P/O Smith was my Uncle John John Douglas Smith whose family lived at 44 High St (bombed in May 1943 after they had moved to ‘Stepaside’ 50 St Helen’s Park Road).  His name is inscribed on the War Memorial in Alexandra Park.

He died a year before I was born  but my elder sister remembers his coming home on leave on one occasion.  My parents emigrated (with four children) to Australia and growing up there I understood my Uncle to have been shot down and now missing, and used to fantasise about his turning up, or my tracing him when I was older, or at least, finding where he died.

I must have mentioned this to my Mother at some stage, because she then told me that they knew where he was buried, the Germans had buried the crew of the plane with full military honours.  The pilot of the plane had survived and was taken prisoner, and this was what he was told.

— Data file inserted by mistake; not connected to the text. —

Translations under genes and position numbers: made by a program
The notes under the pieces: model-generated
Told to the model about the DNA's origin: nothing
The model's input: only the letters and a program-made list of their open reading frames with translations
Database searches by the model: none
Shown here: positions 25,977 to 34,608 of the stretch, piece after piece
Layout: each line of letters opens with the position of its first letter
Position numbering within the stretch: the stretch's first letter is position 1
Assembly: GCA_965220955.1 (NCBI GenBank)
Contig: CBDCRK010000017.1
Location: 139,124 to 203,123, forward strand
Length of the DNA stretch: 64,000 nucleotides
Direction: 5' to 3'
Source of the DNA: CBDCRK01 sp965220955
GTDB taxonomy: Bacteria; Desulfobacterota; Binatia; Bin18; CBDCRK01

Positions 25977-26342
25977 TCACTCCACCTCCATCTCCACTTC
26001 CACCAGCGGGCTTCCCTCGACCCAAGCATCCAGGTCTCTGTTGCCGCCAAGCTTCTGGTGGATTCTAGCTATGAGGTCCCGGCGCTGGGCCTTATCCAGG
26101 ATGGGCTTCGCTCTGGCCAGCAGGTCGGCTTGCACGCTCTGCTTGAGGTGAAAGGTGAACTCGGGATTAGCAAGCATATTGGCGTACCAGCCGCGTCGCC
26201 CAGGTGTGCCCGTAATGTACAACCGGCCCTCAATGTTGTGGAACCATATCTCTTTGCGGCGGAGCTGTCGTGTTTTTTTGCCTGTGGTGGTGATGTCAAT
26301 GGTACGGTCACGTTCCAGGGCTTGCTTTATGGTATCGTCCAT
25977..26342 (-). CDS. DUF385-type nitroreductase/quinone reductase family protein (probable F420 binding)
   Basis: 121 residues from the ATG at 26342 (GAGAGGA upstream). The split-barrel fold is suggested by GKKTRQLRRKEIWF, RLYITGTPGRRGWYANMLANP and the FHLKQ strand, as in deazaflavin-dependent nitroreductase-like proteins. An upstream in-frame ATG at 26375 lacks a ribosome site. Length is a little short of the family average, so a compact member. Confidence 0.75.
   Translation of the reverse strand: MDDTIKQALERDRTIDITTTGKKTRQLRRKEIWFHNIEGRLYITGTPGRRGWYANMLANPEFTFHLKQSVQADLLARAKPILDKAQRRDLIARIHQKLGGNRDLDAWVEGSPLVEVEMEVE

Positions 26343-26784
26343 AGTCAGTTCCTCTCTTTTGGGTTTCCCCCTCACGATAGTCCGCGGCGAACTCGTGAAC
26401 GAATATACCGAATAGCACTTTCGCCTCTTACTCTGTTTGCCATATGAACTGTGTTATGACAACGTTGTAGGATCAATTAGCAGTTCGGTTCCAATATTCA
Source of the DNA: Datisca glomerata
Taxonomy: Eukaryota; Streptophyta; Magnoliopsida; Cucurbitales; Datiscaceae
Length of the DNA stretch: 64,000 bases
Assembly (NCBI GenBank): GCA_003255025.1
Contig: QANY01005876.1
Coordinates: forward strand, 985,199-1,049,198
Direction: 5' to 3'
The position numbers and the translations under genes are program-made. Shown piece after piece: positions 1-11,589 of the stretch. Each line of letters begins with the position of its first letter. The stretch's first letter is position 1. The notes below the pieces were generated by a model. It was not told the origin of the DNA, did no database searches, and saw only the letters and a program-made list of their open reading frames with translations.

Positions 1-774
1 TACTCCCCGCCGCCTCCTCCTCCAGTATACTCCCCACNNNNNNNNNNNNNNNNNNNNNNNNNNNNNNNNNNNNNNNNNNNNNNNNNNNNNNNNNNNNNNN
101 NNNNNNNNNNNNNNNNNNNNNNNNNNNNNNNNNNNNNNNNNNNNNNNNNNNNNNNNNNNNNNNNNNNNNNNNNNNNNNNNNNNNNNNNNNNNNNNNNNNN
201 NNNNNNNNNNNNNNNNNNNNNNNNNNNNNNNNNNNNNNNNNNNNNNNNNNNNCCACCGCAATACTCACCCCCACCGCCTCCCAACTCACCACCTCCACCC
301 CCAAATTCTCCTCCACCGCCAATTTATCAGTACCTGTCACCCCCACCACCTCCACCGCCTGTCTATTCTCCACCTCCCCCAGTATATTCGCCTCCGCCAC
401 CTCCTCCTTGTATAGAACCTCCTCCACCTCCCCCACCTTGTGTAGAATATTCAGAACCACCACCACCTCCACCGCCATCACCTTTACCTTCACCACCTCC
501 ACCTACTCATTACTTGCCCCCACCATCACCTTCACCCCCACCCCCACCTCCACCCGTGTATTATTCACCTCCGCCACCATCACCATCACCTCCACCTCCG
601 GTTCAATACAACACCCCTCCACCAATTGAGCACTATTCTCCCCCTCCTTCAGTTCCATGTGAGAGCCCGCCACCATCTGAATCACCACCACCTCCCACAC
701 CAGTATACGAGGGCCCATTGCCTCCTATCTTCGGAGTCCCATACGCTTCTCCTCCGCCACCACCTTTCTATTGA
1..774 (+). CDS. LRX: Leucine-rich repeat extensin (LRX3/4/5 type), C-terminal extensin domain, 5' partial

Hastings and St Leonards Observer - Saturday 10 October 1942


My grandparents died in the 1960s and my Mother in 1986.

In August 1993 my Father was staying with us where we lived at the time in a Worcestershire village.  I came home from work one day in August and my husband said “You know that plane they’ve found in Russia, (it had been on the news the night before) I think that is your Uncle John’s plane.”

He is interested in aviation history and knew the plane had been a Handley Page Hampden, known as ‘the flying suitcase’ because it had a short, narrow but tall main fuselage with a very slender tail unit, resulting in cramped crew conditions.